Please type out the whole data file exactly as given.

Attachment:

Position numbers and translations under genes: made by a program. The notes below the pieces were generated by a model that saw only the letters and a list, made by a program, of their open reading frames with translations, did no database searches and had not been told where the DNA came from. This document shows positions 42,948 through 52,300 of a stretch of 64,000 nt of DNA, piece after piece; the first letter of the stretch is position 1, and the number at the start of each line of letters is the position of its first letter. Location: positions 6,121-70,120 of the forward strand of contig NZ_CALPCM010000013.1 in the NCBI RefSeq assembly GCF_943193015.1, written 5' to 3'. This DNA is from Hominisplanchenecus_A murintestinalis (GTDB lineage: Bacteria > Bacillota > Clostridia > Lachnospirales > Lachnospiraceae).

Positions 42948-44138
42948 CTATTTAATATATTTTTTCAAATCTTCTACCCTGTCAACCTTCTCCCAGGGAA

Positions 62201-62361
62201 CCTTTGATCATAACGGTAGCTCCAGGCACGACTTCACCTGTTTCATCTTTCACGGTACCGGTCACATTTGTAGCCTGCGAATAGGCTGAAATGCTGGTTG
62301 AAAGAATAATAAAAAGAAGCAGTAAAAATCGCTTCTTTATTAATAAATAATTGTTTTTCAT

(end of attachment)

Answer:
Position numbers and translations under genes: made by a program. The notes below the pieces were generated by a model that saw only the letters and a list, made by a program, of their open reading frames with translations, did no database searches and had not been told where the DNA came from. This document shows positions 42,948 through 52,300 of a stretch of 64,000 nt of DNA, piece after piece; the first letter of the stretch is position 1, and the number at the start of each line of letters is the position of its first letter. Location: positions 6,121-70,120 of the forward strand of contig NZ_CALPCM010000013.1 in the NCBI RefSeq assembly GCF_943193015.1, written 5' to 3'. This DNA is from Hominisplanchenecus_A murintestinalis (GTDB lineage: Bacteria > Bacillota > Clostridia > Lachnospirales > Lachnospiraceae).

Positions 42948-44138
42948 CTATTTAATATATTTTTTCAAATCTTCTACCCTGTCAACCTTCTCCCAGGGAA

Positions 62201-62361
62201 CCTTTGATCATAACGGTAGCTCCAGGCACGACTTCACCTGTTTCATCTTTCACGGTACCGGTCACATTTGTAGCCTGCGAATAGGCTGAAATGCTGGTTG
62301 AAAGAATAATAAAAAGAAGCAGTAAAAATCGCTTCTTTATTAATAAATAATTGTTTTTCAT